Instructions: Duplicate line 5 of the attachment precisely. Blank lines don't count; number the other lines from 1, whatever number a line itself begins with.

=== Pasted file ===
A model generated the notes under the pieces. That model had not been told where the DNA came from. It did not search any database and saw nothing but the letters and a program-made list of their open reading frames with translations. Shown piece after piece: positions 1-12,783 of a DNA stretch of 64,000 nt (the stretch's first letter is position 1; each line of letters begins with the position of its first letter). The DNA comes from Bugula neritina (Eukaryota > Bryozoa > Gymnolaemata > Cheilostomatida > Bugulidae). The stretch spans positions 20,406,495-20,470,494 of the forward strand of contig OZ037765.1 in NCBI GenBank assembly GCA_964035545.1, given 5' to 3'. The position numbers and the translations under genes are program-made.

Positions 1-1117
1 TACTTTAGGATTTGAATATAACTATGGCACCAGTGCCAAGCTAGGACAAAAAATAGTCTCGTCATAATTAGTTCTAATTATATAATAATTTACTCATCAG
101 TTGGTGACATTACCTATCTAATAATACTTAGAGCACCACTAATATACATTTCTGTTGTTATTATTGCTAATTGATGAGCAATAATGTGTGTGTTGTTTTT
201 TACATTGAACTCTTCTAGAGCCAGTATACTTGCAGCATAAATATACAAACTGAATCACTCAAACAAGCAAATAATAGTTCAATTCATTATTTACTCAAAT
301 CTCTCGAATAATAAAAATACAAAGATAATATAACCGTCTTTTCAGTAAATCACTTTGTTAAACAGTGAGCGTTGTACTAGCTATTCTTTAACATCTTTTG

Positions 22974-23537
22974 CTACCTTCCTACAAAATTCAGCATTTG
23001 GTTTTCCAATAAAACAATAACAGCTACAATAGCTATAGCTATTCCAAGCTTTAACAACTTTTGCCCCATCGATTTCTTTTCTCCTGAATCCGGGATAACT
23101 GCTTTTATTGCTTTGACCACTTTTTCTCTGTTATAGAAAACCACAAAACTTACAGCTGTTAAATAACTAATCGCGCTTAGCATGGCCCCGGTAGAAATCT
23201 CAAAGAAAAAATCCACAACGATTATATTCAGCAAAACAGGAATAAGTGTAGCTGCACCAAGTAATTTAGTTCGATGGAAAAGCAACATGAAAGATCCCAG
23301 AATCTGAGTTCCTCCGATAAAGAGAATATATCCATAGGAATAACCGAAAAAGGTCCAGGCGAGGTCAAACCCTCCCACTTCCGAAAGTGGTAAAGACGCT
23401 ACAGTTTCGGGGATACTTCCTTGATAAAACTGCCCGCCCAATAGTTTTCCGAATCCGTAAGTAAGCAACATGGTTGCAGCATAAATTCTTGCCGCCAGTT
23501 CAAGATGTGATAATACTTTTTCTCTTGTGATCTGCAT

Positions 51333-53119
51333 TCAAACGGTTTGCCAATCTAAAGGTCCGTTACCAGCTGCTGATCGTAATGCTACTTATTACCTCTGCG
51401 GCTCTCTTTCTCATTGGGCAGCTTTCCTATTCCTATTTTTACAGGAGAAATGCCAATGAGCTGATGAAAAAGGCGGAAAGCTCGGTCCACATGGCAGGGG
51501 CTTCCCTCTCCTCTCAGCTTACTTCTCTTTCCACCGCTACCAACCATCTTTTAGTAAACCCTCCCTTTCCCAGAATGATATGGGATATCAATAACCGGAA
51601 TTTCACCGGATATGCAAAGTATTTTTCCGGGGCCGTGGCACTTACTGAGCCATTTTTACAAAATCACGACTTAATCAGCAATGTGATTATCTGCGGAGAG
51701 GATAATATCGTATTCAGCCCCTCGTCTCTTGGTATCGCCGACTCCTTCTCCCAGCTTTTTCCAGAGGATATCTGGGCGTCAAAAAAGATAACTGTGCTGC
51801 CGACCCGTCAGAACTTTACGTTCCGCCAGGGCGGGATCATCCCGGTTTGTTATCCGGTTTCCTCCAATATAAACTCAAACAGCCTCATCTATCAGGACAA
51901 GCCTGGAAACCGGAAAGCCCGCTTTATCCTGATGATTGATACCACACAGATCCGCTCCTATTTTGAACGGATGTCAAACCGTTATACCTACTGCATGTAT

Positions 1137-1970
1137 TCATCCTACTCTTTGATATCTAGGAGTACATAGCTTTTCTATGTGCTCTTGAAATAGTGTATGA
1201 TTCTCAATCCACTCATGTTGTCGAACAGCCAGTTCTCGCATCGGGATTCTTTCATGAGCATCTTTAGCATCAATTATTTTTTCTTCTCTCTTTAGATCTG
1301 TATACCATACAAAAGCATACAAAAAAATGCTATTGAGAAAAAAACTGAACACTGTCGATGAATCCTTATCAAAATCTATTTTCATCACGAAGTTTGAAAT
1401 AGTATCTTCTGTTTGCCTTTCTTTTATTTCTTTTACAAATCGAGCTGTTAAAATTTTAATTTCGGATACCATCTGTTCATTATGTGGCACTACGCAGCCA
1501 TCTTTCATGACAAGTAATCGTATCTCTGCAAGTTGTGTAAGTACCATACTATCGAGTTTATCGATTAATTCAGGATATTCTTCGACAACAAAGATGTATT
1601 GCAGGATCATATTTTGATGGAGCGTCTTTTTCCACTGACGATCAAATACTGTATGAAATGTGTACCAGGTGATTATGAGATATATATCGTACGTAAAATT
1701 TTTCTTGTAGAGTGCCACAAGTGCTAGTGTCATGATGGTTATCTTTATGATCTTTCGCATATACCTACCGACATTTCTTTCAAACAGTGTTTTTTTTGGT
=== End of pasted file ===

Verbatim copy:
201 TACATTGAACTCTTCTAGAGCCAGTATACTTGCAGCATAAATATACAAACTGAATCACTCAAACAAGCAAATAATAGTTCAATTCATTATTTACTCAAAT